When Sellers Need To Listen And Buyers Need To Strike: The Current Realities Of The NYC Real Estate Market

Outdoor space sells. Good condition sells. Sensible pricing sells. Neighborhood sells. A well-located property with a terrace and a reasonable price may receive multiple offers within a few days of going live.

No real estate market within recent memory offers both the challenges and opportunities inherent in this one.

The longer-term impacts of both the COVID crisis and the attendant economic disruption, on both the city and state level, remain difficult to quantify as so much remains up in the air. That said, for those buyers and sellers who choose to transact in the current environment, it’s important to understand how the market works today.

Which strategies seem to work and which don’t? Which properties are sought after and which are not? And how best to position a property for success? A few thoughts:

Advice for buyers

  • Mostly, you’re in charge

    Prices in Manhattan ceased accelerating in late 2015; in Brooklyn, it took a year or two longer. Since then, values had fallen between 10% and 20%, depending on a variety of factors including location, property type, property size, and price range. During the first quarter of 2020, the market strengthened noticeably. Then the COVID lockdown and its attendant ills added another 5% to 10% to those already substantial losses. In this environment, buyers committed to New York recognize the opportunity. Especially in the larger apartment market, many sellers want out: maybe they have purchased another property, maybe they are estate executors, maybe their needs have changed and they have lost half a year waiting for this market to open up again.

  • Some properties are still popular

    Outdoor space sells. Good condition sells. Sensible pricing sells. Neighborhood sells. A well-located property with a terrace and a reasonable price may receive multiple offers within a few days of going live. Buyers who seek these features must anticipate the possibility of foregoing any COVID discount in order to secure them.

  • Asset conversion works in your favor

    The securities markets have never been higher. At the same time, real estate assets are substantially cheaper than they were only a few years back. So converting highly appreciated assets in stock to meaningfully depreciated assets in residential real estate, especially when combined with a strategy of strategic financing at historically low rates, opens the property markets to a new echelon of potential buyers while offering an opportunity to experienced buyers at all price levels.

Advice for sellers

  • Clean it up!

    Many sellers, facing disappointing prospects regarding the sale of their house or apartment, don’t wish to commit funds to prepare it for sale. In fact, preparing a property for the market has never been more important. Inventory in both the sales and rental markets is unprecedentedly high; the first impression a property gives matters more than ever with so much competition. At the very least, the property must look clean, bright, and spare. The moment an apartment is placed on the market it becomes a product, and every seller must understand that. What will show the product off to its best advantage: cluttered, draped, and filled with pattern, or spare, bright, and open? Buyers will ALWAYS react better to the unit which doesn’t have a strong stamp of personality. Buyers want to imagine THEIR life in the space.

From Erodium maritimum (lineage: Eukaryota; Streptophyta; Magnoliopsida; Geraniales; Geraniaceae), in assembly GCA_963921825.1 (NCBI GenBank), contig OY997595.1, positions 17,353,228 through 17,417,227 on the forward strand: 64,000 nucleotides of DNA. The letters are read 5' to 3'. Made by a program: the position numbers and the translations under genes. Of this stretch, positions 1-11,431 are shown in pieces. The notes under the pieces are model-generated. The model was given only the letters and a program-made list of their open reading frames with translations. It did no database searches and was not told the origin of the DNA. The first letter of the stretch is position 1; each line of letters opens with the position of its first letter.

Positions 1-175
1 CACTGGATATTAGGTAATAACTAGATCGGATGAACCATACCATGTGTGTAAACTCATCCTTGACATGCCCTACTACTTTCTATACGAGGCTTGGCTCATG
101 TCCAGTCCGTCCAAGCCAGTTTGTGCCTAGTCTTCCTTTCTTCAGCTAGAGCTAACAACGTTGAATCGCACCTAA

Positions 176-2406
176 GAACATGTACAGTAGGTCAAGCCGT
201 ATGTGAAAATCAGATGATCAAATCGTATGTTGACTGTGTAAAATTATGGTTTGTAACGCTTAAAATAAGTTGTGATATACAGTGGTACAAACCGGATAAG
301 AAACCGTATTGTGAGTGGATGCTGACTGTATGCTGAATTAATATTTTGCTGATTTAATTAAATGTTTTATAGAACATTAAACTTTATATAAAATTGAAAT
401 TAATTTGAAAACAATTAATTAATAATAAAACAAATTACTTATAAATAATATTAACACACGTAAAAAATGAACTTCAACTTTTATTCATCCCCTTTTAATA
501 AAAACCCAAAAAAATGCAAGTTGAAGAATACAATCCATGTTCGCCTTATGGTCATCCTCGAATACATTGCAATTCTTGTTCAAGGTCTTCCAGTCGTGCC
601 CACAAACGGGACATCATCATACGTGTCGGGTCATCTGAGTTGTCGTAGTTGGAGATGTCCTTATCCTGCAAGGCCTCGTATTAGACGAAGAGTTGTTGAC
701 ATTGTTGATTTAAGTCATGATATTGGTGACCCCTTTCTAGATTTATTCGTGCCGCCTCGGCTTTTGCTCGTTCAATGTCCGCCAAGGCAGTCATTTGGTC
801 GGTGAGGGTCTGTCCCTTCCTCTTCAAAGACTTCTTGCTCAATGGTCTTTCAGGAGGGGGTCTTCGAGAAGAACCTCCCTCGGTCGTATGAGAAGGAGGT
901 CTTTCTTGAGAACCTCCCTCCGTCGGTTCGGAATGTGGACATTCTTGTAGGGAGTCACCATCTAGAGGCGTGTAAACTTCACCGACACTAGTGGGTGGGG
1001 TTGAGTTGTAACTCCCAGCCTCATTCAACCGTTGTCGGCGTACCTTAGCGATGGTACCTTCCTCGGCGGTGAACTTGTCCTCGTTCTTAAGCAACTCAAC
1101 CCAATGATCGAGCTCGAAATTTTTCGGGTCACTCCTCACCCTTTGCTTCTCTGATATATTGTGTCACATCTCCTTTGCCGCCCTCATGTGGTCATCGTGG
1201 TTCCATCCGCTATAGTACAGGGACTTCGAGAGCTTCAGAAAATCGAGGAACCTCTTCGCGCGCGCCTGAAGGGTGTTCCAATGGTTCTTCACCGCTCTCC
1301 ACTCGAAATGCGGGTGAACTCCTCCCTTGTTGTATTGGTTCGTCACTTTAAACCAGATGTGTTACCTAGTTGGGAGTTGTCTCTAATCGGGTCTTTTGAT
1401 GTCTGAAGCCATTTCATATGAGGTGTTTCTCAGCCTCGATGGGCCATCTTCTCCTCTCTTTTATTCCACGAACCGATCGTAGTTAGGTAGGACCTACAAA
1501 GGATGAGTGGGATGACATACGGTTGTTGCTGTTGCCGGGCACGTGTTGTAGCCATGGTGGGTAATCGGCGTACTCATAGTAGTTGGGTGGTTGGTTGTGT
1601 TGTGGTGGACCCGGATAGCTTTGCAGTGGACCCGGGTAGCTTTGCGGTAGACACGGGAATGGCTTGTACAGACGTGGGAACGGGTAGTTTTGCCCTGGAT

• Don’t inflate the value

    A brisk marketplace remains for homes in established neighborhoods offering good value for $2 million or less. As prices move up from there, deal flow thins out. This past week, The Olshan Report, which tracks residential contracts signed for $4 million and over,  showed twelve new deals; the preceding week the number was nine. The sellers whose properties move take both the February market and the additional COVID discount into consideration, pricing at 5% to 10% below pre-pandemic levels.  

  • Listen to the market

    If a property lingers on the market without receiving offers, it’s most likely NOT because the marketing is inadequate or because the agent doesn’t work hard enough. It may be that it needs clearing out and brightening up, it may be that the neighborhood is a tough sell today, but whatever the issue, the price always sits at the root of the problem. The market is impartial; it delivers its verdict regardless of whether the news cheers or distresses the property owner. Every serious seller needs to listen.

Fred’s takeaway

Too much uncertainty remains to allow experts to predict how the various market segments will fare over the next year. The possibility of a resurgence of the virus with flu season, the Presidential election, and the difficult economic situations facing New York, city and state, render any predictions highly speculative. That said, buyers will buy, and sellers will sell. And the more informed and attentive they are to the particularities of this market, the more successful those transactions will be.


I am the CEO of Warburg Realty, a luxury residential real estate brokerage in New York City. Warburg Realty has grown from 30 agents in 1995 to 140 today, in two locations. I am committed to integrity, professionalism, and expertise, a dedication that has positioned Warburg as one of New York’s few major independent residential brokerage providers. Because I speak publicly and write often about real estate, I am fortunate to be one of the most quoted experts on real estate in both Manhattan and national media.

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